But the pro-euro and anti-euro arguments largely remain within the domain of Brown’s five tests. Rather than attempting to have a political debate about the euro, both sides have merely bandied around different economic consequences of joining or not joining. The question of whether we should be giving control over the economy to an unelected, unaccountable body is not really addressed – the only question, it seems, is whether the euro ‘works’.

On the pro-euro side, trade and industry secretary Patricia Hewitt said that staying out of the eurozone could mean a loss of investment. Business chiefs sent a letter to Tony Blair arguing that ‘the conditions for entry are right’; and others argue that entering the euro will bring down prices of goods. On the anti-euro front, trade unionist Bill Morris argued that the euro would damage the NHS and economic stability. Many have noted that the British economy is doing well relative to the rest of Europe at present.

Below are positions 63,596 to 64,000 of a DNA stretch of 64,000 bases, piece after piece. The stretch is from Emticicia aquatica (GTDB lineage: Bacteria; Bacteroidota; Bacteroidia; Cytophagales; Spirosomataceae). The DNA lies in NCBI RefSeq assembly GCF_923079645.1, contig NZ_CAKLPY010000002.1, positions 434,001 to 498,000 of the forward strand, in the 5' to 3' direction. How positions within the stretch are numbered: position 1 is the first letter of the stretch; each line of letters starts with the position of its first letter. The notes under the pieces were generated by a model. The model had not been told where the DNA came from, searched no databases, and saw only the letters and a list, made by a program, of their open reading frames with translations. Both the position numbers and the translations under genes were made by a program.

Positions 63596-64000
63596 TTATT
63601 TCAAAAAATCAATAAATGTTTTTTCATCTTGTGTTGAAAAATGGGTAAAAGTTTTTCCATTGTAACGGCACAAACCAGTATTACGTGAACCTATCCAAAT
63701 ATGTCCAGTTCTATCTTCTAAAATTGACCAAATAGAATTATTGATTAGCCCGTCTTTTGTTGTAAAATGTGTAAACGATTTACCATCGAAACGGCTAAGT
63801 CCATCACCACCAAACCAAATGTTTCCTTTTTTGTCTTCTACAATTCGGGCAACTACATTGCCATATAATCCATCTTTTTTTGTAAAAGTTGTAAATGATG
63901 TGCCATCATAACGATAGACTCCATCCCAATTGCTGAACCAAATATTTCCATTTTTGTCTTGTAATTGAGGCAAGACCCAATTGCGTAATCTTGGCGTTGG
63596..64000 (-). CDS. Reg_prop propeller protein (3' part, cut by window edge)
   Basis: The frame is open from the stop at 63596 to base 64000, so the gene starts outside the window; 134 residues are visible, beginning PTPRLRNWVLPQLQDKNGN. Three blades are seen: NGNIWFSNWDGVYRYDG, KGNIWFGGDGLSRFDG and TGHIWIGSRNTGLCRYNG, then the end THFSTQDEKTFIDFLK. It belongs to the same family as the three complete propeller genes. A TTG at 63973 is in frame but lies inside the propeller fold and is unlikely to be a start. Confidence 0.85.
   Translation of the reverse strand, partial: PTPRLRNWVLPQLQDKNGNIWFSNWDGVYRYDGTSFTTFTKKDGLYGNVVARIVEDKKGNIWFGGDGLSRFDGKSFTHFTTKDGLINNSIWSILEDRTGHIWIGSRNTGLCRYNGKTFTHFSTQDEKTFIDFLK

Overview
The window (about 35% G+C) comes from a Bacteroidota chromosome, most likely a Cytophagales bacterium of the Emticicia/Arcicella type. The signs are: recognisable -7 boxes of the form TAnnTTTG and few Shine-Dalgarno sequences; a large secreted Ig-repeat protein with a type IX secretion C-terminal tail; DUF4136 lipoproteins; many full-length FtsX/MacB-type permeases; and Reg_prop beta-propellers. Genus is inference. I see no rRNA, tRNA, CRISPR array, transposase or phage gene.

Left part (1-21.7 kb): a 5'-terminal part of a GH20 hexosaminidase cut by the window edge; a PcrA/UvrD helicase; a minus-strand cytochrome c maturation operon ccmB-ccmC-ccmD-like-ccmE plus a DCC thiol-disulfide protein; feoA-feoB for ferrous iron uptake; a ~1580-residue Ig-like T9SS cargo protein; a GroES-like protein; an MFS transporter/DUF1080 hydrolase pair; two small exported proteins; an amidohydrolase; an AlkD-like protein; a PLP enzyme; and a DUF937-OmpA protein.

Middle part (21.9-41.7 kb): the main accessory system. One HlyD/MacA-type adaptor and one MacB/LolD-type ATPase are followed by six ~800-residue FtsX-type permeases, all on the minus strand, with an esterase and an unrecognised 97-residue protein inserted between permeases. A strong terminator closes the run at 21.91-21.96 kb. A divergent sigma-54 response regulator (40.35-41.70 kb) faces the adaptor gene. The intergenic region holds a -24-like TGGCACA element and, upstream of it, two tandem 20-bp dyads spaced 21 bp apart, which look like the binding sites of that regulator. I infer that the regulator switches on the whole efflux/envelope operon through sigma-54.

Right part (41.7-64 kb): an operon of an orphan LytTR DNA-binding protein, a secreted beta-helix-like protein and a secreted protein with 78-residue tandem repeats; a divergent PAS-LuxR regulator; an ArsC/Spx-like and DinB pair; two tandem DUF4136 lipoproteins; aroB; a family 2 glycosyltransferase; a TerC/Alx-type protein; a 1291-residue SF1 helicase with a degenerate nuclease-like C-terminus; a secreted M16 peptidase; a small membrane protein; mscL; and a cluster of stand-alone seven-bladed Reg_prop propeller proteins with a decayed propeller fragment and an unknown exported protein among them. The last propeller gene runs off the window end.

The context for this is the depoliticisation of debate about all aspects of the economy. The question of how production and distribution are organised has become progressively reduced to a managerial issue, to be dealt with bureaucrats and accountants, rather than an arena of political contest and discussion. It is telling that Brown’s first step as chancellor in 1997 was to hand over control of interest rates to the Bank of England – so as to make interest rate policy ‘free of political manipulation’.

Handing control over to the European Central Bank, or deciding on the basis of the five tests to keep control with the Bank of England, would both be further steps along this route. The two sides of the debate are further removing the question of the organisation of the economy from politics and public criticism.

The secrecy, personality politics, and bandying around of investment figures has made for a woeful public debate. Not surprisingly, most members of the public have become entirely indifferent to the whole issue – Blair v Brown, cheap high-street v cheap healthcare…who cares? A referendum without political discussion will mean little. Which is a shame, because the question is an important one that will affect us all.